On this, the Da Vinci mini may be the game changing printer. The Taiwan-based XYZprinting is set to sell this entry level printer for $269USD (around $392AUD) and in doing so offers the possibility of shifting the a 3d printer in the wider public’s mind from a specialist piece of equipment to an everyday gadget that’s a must-have for the home. While with a build envelope of 5.9 x 5.9 x 5.9 inches is it a smaller printer (though one equipped with Wifi connectivity and a slew of other features), this could prove to be a virtue overall as a easy, accessible and affordable ‘gateway’ for first-time users to more complex tech.
Cerevo Orbitrec 3D printed road bike with RIDE-1
Speaking of 3D printers, the world’s first 3D-printed road bike, the Cerevo Orbitrec offers the prospect of a perfect fit for each rider via custom order. Combined with the RIDE-1 sensor that features a slew of features with nine-axis sensors, GPS, Bluetooth – and also available for use on existing bikes – the Cerevo Orbitrec can lay a strong claim to being the first mass market SMART bike. Yet, perhaps in safety is this bike truly at its best.
The worst fear of anyone who cycles (save for a ‘total wipeout’) is being involved in an accident and being unable to call for help. While ideal to cycle with a buddy this is not always possible, and an accident when your alone can be even worse if there’s no way to call for help. By using the Orbitrec and RIDE-1 together with your smartphone you can monitor your performance on your bike as you ride – but also ensure a txt message is sent your a family member or friend in event you crash.
Once more, tech like this offers a window of what is to come. Imagine owning a bike like the Cerevo Orbitrec and being able to print a new part as necessary via a Da Vinci mini in your own home. Goodbye waiting for the part in the mail or having to trek to the bikeshop – you’re riding the next day. Perhaps not since two wheels were put together is such a development so exciting for cyclists everywhere.
New Kodak Super 8
The company that coined the phrase ‘Kodak moment’ has indeed seen better days. Yet, with the announcement of a new Super 8 the Rochester, New York business is seeking to embrace its glory years, and build anew with them. The original Super 8 first released in legendary in film circles having been an early format used by the likes of Hollywood giants JJ Abrams, Christopher Nolan, Steven Spielberg and Quentin Tarantino. While the world races ahead with new tech just like classic cars the old camera brands of the world like Kodak and Agfa retain a following. Enter the Super 8.
Front of camera is a 6mm Ricoh lens (or a 6-48mm zoom lens optional) with each cartridge to contain 50 feet of film and a manual speed setting. Yet, though an affectionate ode to the past, the 2016 version of the Super 8 shall come with a digital viewfinder, USB connectivity for charging and intergrated microphone.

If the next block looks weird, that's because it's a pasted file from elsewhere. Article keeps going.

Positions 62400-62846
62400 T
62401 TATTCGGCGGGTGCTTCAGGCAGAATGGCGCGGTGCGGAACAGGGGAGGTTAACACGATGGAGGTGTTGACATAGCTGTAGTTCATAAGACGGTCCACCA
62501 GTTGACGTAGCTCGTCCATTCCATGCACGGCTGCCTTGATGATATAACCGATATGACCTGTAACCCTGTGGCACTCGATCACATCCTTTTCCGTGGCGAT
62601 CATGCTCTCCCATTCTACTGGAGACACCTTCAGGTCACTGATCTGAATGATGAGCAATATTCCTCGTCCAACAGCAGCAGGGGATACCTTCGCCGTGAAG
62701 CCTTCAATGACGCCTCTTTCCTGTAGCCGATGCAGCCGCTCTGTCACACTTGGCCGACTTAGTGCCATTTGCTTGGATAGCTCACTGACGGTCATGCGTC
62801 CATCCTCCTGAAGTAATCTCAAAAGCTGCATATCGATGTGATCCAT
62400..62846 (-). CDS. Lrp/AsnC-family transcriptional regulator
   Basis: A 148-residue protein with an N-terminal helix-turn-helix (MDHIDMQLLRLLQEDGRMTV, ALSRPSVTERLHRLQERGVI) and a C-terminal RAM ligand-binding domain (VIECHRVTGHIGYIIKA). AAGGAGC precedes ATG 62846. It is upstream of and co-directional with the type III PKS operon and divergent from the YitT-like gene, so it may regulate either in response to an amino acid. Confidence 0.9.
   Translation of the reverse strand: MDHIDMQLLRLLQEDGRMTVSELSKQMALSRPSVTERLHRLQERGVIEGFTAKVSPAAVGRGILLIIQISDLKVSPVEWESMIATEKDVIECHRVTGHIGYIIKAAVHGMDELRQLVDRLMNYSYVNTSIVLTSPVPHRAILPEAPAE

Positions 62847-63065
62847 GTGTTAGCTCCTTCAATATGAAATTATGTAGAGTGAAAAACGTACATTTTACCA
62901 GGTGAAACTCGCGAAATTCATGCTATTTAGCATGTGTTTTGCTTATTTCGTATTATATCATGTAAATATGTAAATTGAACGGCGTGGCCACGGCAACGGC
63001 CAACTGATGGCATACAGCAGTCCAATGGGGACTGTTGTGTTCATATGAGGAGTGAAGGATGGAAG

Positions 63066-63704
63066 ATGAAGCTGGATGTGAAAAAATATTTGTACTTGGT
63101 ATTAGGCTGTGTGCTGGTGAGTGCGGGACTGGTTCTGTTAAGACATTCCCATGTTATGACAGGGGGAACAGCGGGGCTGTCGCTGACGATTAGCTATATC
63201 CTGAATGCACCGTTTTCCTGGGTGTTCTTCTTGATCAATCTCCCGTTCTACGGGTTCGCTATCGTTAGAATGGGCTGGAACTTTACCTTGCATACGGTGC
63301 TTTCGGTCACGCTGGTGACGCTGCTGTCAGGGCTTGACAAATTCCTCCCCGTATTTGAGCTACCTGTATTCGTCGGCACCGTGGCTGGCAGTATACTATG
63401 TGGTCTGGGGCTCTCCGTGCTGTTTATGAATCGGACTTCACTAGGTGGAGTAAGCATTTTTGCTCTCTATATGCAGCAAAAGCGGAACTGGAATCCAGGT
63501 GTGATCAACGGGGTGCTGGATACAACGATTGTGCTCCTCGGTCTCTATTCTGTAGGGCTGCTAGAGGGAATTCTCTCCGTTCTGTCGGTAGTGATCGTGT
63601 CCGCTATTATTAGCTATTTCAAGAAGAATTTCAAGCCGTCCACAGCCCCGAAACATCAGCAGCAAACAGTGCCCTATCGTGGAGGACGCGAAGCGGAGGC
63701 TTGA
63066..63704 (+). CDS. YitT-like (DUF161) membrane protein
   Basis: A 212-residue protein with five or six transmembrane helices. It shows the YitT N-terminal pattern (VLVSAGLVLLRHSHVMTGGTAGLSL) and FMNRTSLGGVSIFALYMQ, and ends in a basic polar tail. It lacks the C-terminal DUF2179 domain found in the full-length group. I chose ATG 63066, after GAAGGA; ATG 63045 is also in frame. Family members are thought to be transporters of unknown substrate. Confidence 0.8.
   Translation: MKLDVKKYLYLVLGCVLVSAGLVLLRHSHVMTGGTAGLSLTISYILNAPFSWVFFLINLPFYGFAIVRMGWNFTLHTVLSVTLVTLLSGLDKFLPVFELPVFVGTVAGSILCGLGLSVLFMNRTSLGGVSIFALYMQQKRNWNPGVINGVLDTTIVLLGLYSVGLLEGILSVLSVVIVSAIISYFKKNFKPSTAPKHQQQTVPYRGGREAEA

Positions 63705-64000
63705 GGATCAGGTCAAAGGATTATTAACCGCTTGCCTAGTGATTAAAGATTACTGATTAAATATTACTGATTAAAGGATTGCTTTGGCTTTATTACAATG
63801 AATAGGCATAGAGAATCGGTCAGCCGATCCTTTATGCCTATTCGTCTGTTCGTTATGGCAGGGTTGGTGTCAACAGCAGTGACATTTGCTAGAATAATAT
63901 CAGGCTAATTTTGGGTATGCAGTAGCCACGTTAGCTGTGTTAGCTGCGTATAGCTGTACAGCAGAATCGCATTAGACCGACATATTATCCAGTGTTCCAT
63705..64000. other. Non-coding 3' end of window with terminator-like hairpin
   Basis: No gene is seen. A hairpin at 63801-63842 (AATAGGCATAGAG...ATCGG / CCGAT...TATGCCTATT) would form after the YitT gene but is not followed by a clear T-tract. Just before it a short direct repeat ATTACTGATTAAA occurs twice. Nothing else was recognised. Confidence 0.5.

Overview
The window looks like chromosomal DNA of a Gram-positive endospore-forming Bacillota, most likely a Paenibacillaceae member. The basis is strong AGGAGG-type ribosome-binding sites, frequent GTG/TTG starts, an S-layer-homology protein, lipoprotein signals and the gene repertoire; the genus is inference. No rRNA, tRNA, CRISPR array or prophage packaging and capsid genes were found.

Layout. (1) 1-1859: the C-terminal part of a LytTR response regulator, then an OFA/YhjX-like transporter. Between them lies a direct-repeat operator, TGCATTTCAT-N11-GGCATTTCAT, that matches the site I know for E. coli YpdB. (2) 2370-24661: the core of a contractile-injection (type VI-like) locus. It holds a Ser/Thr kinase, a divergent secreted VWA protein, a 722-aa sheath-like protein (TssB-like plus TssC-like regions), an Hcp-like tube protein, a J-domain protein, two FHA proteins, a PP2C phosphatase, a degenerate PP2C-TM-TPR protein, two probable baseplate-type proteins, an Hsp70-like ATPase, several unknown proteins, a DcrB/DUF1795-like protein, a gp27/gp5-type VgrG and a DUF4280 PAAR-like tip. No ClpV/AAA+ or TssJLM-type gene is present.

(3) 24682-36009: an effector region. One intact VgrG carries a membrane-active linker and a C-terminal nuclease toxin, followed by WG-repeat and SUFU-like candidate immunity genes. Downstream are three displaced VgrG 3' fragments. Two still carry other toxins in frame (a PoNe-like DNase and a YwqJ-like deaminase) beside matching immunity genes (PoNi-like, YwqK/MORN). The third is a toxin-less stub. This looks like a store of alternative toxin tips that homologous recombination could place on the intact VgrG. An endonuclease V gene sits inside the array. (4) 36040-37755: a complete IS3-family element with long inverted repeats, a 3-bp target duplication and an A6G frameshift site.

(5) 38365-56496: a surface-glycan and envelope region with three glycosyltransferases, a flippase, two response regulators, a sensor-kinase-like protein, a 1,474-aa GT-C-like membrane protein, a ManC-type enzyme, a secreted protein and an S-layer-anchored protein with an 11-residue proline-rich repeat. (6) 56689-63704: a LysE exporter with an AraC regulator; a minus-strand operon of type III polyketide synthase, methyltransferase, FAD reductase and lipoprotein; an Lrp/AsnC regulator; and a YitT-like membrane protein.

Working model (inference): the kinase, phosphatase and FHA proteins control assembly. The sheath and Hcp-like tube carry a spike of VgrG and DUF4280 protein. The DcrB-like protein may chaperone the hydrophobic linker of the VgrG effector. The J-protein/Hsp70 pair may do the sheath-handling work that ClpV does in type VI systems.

Finally, the handle atop the camera shall appeal to the current generation of skateboarders, longboarders, and other extreme sports lovers who wish to film their newest trick in the classic format. While the requirement to have the film actually developed could be viewed as a drawback for many people (though Kodak indicated it will digitise film on arrival and send a link via email to cut waiting times for your final copy sent in mail) the Super 8 could appeal to the filmers just as the Polaroid Socialmatic does to photographers; rarity making every moment behind the lens count.
Hearkening back to your past for future products can be a dangerous game – especially for a company with a market share that eroded due to its slowness in offering new tech – but given the iconic status and legendary patronage the Super 8 holds in film circles, Kodak may indeed have a winner here.
Some of these products like Ehang’s drone remain a while away from market, and even then at a price range that shall struggle to see wide adoption. On the other hand, VR equipment stands to make solid inroads within the consumer market within 2016.
What’s more, while VR headsets and LG monitors show the way we consume visual content is indeed changing, with Netflix, Hulu, and HBO Now are also growing in popularity. Accordingly, the prospect of a great union between new hardware and streaming services is a exciting one. What shape this will take exactly remains unclear – but given the capacity of VR to be immersive and streaming services like Netflix to deliver rapid fire instantaneous content – the prospect of real time collaborations and greater audience interaction is an exciting one.
Ultimately, just like Apple did with the iPad tablet in 2010 – launching a product that has been available prior but in a far more user-friendly setup – 2016 offers the opportunity to see a number of the long discussed and dreamed of products finally make their way into everyday use.
While true new tech shall also come with new challenges as evidenced in drone regulation and the cyber security sphere, these issues ultimately appear small when contrasted with the immensity of opportunity on offer.
Therefore, for business, pleasure, and the world’s wider technological progress; its clear 2016 could very well be our best year yet.
Ed Kennedy is a journalist, ghostwriter, and web developer from Melbourne, Australia. Contact Ed via firstname.lastname@example.org on LinkedIn or Twitter@EdKennedy01